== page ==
The 'super PAC' promises to shake up the 2012 election. This new fundraising heavyweight – which Stephen Colbert famously brought attention to with his own Americans for a Better Tomorrow, Tomorrow – heralds a new era of 'superspending' in politics. Here are the basics about super PACs and how their emergence may influence elections.
As Hillary Clinton stumbles over her 'dead broke' remark, Joe Biden tells those who might question his ability to empathize with the problems of working people that he's got no stocks, no bonds, and no savings account.
The agenda for Obama and the tech execs included obvious issues, and some guests were no-brainers. But some may have had better political connections than industry bonafides.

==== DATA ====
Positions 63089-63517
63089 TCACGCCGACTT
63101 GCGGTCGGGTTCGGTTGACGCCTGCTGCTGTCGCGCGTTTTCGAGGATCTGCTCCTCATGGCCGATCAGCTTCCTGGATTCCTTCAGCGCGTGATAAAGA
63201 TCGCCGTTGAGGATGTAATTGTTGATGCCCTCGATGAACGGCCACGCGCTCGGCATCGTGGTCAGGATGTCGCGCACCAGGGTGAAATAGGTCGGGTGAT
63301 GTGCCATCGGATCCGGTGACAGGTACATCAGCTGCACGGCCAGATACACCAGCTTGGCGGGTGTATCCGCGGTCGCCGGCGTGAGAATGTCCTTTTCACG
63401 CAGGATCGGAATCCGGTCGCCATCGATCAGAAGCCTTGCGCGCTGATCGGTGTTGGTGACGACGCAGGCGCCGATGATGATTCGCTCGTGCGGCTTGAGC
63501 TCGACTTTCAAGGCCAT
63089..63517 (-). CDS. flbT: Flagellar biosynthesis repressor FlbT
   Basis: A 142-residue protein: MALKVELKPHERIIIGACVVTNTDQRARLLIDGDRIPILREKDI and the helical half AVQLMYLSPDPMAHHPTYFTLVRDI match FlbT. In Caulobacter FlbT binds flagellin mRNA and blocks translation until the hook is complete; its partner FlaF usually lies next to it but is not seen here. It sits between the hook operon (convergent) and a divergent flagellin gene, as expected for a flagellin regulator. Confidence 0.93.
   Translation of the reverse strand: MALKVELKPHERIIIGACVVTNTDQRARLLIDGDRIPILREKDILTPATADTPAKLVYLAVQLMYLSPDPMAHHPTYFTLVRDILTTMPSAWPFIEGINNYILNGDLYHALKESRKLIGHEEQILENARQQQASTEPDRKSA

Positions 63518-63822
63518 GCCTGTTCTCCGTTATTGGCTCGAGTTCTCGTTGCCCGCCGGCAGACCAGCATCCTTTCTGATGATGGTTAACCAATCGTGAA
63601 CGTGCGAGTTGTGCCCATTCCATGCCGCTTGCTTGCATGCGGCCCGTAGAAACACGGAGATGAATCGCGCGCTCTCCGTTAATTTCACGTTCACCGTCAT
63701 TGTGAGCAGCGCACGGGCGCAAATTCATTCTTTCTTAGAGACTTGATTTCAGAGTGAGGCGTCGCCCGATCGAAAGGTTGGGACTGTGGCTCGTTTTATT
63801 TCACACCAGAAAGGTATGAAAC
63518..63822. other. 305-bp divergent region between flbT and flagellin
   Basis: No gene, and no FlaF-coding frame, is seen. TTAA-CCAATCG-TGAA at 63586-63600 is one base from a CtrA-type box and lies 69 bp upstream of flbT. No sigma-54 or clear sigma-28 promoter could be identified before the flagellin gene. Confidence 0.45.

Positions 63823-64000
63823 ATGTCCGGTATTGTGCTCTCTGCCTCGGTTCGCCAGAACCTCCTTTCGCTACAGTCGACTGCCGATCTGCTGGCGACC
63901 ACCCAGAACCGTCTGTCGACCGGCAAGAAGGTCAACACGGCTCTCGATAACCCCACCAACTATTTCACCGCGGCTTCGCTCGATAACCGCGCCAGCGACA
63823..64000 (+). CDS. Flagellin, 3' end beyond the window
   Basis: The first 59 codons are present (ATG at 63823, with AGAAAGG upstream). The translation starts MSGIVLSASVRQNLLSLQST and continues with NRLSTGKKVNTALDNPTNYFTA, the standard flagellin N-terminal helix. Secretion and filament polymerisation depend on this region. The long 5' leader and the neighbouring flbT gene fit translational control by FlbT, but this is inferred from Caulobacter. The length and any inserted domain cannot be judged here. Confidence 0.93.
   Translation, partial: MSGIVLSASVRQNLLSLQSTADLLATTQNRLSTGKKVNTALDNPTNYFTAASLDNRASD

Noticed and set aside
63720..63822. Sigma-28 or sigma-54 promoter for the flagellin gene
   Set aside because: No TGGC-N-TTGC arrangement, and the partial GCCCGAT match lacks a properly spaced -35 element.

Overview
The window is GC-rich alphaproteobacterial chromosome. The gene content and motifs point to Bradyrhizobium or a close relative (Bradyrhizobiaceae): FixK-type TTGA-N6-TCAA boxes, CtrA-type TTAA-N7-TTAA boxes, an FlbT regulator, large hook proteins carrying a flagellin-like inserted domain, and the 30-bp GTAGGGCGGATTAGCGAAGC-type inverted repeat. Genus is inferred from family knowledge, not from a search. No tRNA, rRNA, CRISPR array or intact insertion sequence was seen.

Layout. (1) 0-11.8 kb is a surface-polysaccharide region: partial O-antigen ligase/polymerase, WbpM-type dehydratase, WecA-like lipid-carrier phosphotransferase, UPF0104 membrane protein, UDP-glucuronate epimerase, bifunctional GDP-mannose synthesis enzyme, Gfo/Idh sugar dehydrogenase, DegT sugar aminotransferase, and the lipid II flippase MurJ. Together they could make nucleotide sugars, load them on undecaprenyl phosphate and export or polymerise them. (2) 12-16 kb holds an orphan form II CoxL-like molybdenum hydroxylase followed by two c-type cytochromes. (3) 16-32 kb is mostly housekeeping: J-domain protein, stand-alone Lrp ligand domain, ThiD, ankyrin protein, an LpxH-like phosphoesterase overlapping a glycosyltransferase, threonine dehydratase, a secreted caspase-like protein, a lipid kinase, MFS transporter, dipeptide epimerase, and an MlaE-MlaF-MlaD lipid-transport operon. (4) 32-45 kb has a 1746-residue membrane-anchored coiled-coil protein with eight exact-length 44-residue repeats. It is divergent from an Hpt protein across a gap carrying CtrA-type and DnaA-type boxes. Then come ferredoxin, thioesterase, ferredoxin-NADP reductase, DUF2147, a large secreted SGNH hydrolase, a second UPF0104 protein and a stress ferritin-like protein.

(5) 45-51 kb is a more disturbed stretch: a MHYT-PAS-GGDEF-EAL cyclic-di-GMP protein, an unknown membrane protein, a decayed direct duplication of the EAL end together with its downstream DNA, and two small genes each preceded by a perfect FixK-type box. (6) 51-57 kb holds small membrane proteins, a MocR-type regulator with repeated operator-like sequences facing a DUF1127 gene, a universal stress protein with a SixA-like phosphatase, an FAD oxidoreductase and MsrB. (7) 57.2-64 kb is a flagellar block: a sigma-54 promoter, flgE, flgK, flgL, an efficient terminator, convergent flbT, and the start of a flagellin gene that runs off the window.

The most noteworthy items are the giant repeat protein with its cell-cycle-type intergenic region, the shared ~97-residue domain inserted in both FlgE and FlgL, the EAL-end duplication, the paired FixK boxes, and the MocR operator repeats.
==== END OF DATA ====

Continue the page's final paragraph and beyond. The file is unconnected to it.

Lest anyone forget, Sarah Palin has a PAC with almost $1.2 million cash on hand. She may be out at Fox News, but she's got a lot of money to invest in GOP candidates or, if she opts to run for office again, herself.
Black Friday is upon us, which means a break from politics, right? Nope. DC Decoder offers you a by-the-numbers look at how some top holiday retailers spend their money politically.
An estimated 5.8 billion was spent on the 2012 election. Where can candidates spend their leftover money? What is off limits?
Sen. Charles Schumer, who has been a key figure in coordinating Democratic campaigns for Senate, said strategist Karl Rove got a 'poor return' for all the money he spent on GOP candidates.